House budget targets call for revenue raising, investments in education

Clark Goldenrod
Mar 27, 2019
The Minnesota House's budget targets, released this week, tell us how lawmakers propose to allocate the state’s projected $1.1 billion surplus for FY 2020-21. The House's "Minnesota Values Budget" makes substantial investments in education, as well as other budget areas, and includes a $1.5 bonding bill. The House targets also would raise additional revenues to support new investments, given the short-term nature of the projected surplus.

The targets are an important milestone in the budgeting process. They set the size of the House’s omnibus budget, tax, and bonding bills. Each legislative body sets their own targets, and the Senate is expected to announce their targets Thursday.

House General Fund Targets (net changes) FY 2020-21
Education $900 million
Higher Education $305 million
Capital Investment (debt service) $142 million
Health and Human Services $129 million
Public Safety $121 million
State Government $103 million
Greater Minnesota Economic Development $100 million
Judiciary $91 million
Jobs and Economic Development $84 million
Environment and Natural Resources $33 million
Housing $26 million
Agriculture $7.6 million
Veterans and Military Affairs $4.3 million
Energy and Climate $2 million
Other Bills $15 million
Transportation -$425 million
Taxes and Local Aids $1.2 billion

The largest proposed targets are in E-12 Education and Higher Education. House leadership indicated that this money would support all Minnesota students and freeze tuition at public higher education institutions. While the House targets are broadly similar to the priorities laid out in Governor Tim Walz's budget proposal, this is one area where they go further.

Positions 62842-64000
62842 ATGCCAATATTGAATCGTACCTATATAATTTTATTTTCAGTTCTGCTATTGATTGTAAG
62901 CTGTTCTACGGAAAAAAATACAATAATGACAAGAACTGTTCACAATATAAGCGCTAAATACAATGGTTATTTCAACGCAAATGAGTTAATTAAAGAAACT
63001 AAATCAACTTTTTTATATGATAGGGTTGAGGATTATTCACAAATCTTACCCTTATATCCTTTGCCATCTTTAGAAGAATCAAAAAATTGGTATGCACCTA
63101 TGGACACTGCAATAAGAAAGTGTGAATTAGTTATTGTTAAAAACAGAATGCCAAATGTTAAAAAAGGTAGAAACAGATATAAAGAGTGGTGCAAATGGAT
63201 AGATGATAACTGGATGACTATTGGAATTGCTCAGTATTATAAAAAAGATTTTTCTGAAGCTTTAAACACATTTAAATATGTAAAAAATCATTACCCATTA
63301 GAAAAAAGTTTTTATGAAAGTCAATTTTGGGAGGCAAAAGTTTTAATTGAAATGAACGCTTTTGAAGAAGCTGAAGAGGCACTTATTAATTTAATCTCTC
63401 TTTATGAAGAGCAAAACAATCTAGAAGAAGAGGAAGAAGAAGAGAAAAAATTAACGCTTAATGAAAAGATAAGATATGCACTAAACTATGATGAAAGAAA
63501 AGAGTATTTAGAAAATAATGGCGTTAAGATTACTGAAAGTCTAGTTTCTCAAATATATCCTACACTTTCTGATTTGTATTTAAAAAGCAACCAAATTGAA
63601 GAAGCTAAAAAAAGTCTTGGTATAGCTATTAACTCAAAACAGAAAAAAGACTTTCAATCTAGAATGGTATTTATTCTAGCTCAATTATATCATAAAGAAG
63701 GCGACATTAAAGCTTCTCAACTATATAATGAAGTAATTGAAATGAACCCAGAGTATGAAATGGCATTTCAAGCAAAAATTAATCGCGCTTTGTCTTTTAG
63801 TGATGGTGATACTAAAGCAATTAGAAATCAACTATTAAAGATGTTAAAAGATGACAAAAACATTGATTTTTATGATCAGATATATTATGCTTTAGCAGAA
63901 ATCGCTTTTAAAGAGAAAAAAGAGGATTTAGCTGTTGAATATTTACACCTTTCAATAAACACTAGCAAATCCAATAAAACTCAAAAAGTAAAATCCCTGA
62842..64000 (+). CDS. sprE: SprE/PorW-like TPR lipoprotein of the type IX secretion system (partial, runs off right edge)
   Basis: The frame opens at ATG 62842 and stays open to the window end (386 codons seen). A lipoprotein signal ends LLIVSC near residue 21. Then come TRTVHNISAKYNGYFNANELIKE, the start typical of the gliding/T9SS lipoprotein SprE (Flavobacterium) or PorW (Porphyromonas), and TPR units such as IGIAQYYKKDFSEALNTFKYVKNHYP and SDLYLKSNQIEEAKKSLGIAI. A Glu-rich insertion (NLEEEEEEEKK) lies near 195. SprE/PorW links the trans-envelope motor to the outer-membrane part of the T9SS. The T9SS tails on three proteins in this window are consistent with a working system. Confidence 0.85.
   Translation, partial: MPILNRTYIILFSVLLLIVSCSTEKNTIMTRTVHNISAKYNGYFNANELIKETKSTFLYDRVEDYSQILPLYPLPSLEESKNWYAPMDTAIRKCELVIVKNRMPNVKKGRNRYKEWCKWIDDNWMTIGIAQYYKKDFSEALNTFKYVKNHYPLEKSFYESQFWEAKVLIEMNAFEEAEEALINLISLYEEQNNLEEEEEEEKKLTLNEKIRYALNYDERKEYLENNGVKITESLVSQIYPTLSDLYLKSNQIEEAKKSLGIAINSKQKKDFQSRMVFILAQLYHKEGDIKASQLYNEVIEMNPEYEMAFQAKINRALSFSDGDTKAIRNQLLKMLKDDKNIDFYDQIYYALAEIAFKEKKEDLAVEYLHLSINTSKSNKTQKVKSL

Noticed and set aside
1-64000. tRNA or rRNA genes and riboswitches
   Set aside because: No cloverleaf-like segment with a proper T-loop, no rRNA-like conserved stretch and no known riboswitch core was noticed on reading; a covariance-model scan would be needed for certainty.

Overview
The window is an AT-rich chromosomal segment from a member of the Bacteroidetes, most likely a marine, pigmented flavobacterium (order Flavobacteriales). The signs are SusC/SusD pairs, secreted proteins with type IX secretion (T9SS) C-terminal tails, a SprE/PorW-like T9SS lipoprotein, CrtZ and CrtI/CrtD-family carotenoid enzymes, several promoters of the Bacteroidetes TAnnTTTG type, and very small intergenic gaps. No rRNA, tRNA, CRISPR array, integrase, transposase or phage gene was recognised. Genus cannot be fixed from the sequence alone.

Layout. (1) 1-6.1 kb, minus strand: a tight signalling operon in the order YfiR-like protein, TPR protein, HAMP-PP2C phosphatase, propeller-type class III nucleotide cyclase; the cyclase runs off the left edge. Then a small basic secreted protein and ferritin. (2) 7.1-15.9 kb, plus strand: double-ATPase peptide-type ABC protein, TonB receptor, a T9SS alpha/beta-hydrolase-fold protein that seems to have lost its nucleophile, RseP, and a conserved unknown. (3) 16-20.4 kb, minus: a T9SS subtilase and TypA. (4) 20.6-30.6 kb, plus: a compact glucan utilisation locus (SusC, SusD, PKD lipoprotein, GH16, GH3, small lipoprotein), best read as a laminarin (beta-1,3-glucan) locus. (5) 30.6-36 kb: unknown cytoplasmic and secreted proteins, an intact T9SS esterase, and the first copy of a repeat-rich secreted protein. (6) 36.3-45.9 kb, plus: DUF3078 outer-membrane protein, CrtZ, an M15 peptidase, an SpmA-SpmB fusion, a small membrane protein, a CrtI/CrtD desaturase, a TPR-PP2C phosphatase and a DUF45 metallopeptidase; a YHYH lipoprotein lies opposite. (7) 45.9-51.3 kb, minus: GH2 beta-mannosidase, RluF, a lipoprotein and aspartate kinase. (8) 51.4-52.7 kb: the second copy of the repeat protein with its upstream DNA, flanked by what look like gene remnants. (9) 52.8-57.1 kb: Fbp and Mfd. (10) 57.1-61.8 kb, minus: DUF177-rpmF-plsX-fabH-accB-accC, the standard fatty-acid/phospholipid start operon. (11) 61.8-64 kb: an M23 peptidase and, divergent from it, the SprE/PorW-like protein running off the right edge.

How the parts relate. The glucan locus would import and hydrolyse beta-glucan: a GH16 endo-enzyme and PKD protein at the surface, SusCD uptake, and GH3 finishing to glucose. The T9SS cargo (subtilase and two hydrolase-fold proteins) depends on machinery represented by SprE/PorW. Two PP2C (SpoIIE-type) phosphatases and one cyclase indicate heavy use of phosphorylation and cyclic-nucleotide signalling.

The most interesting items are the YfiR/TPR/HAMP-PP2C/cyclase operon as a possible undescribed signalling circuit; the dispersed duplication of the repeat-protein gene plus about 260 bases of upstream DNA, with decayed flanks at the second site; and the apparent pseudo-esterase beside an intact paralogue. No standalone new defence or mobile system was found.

The proposed targets describe the net changes to state general fund spending in each area, and could also reflect revenue increases or transfers between funds. For example, the -$425 million general fund target for Transportation should not be interpreted as calling for a $425 million cut in transportation funding. It likely reflects reducing the amount of general fund dollars going toward transportation and instead using the more traditional dedicated transportation funding sources. House Democrats announced that their Transportation target accounts for a phased-in 20-cent increase to the gas tax, similar to the governor's proposal.

This budget plan raises general fund revenues as well. When House leadership announced their targets, they emphasized the need for sustainable funding to support quality schools, affordable health care, and economic security. While the details will be released in the next few weeks, they emphasized their tax bill would prioritize seniors, working families, and farmers - in contrast to the 2017 federal tax bill, which provided large, permanent tax cuts for corporations.

Stay tuned for more analysis of how the pieces of the budget bills come together.

-Clark Goldenrod